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Letters of Recommendation

See also the Health Committee Letter >

Who should you ask?

Letters from science professors are essential. If you are not a science major, a letter from a faculty member in your department of concentration is also advantageous. Some health programs (particularly osteopathic medical, veterinary, and dental schools) require a letter from a practitioner in the field. Other good sources of letters are summer and part-time employers, people who have supervised you in volunteer work, athletic coaches, and other University staff members and administrators who are familiar with your participation in campus activities.

Character reference letters are not helpful

The neighbor who happens to be a dentist, the clergy member who knows your family through church or temple, a family friend, etc.. might all say nice things about you because they like you. But these are not useful letters. Recommendations should come from people who can comment on your performance and/or abilities in substantive areas.

Two kinds of useful faculty letters

Ideally, your letter writers should know you well and be able to support your application with enthusiasm and relevant detail. Still, it is possible to get a useful recommendation from a faculty member who taught you and 250 other students in a particular course. At the very least, an instructor for a course in which you did very well will be able to discuss the format and content of the course and how you performed in comparison with the rest of the class. If the instructor states that there were twenty graduate students in the class and you, as a junior, received a higher grade than sixteen of them on the final exam, that will tell your schools something very important about you.

How and when to ask for a letter

Make your request in person and make arrangements well before any deadlines. Faculty are very busy people and often travel, so it is best to give them plenty of time to write your letter. When you meet, bring copies of tests, papers and lab reports with you if possible, and ask the person if (s)he would be able to write you a favorable recommendation. Talk about your goals, offer to furnish any other useful information, such as a resume, and be prepared to spend a little time answering questions. Be sure to let your recommenders know why it is that you are approaching them for a letter of recommendation – did you find their teaching style innovative or their passion for the subject matter contagious? It is also important that you find out the preferred method of communication for the person writing your letter of recommendation (email, telephone etc.).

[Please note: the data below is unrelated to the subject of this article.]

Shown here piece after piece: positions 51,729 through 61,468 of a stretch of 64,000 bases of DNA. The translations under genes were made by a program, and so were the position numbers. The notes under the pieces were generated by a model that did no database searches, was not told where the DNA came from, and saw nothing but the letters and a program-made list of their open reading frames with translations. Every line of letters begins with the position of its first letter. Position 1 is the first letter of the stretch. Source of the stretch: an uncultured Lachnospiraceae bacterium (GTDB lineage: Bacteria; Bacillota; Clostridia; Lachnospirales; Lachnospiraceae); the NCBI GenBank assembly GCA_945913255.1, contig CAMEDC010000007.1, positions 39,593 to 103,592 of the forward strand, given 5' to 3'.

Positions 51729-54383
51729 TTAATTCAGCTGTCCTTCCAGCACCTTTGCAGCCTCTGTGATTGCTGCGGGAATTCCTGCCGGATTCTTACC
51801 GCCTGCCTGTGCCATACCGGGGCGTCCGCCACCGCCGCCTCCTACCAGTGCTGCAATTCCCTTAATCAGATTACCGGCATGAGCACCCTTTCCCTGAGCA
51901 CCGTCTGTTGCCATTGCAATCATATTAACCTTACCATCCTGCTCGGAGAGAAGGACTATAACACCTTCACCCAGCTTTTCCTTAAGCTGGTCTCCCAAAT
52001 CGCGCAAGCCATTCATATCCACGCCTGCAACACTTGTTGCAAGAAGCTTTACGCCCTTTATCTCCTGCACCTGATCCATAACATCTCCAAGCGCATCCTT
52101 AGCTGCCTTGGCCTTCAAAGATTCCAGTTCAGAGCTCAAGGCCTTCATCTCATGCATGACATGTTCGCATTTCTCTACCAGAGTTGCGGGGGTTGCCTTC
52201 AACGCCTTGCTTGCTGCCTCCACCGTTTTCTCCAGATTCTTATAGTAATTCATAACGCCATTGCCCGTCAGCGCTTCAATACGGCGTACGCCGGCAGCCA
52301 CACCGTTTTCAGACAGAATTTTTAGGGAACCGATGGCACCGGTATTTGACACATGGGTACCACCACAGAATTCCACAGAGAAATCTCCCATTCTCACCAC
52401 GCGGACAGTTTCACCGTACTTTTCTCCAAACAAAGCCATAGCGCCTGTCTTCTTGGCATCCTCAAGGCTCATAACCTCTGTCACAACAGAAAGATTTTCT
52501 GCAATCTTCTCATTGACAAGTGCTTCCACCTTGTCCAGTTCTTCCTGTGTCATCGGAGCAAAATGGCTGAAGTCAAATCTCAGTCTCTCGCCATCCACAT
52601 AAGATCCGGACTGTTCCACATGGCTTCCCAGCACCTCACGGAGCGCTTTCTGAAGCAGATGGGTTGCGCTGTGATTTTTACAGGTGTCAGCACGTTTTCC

Guideline for those writing a letter of reference

The Association of American Medical Colleges (AAMC) has published Guidelines for Writing a Letter of Evaluation for a Medical School Applicanton their website.  Those writing letters of recommendation can view and print these guidelines from their website. 


Confidential vs. non-confidential letters

If you choose to ask your recommenders to write confidential letters, this means that you will not be able to see the contents of the letters they write. In general, confidential letters are given more weight by admissions committees than non-confidential letters. For this reason we encourage students to request confidential letters. We also encourage students to forthrightly discuss their plans with their letter writers and ask their recommenders if they feel comfortable supporting the student in pursuit of those plans.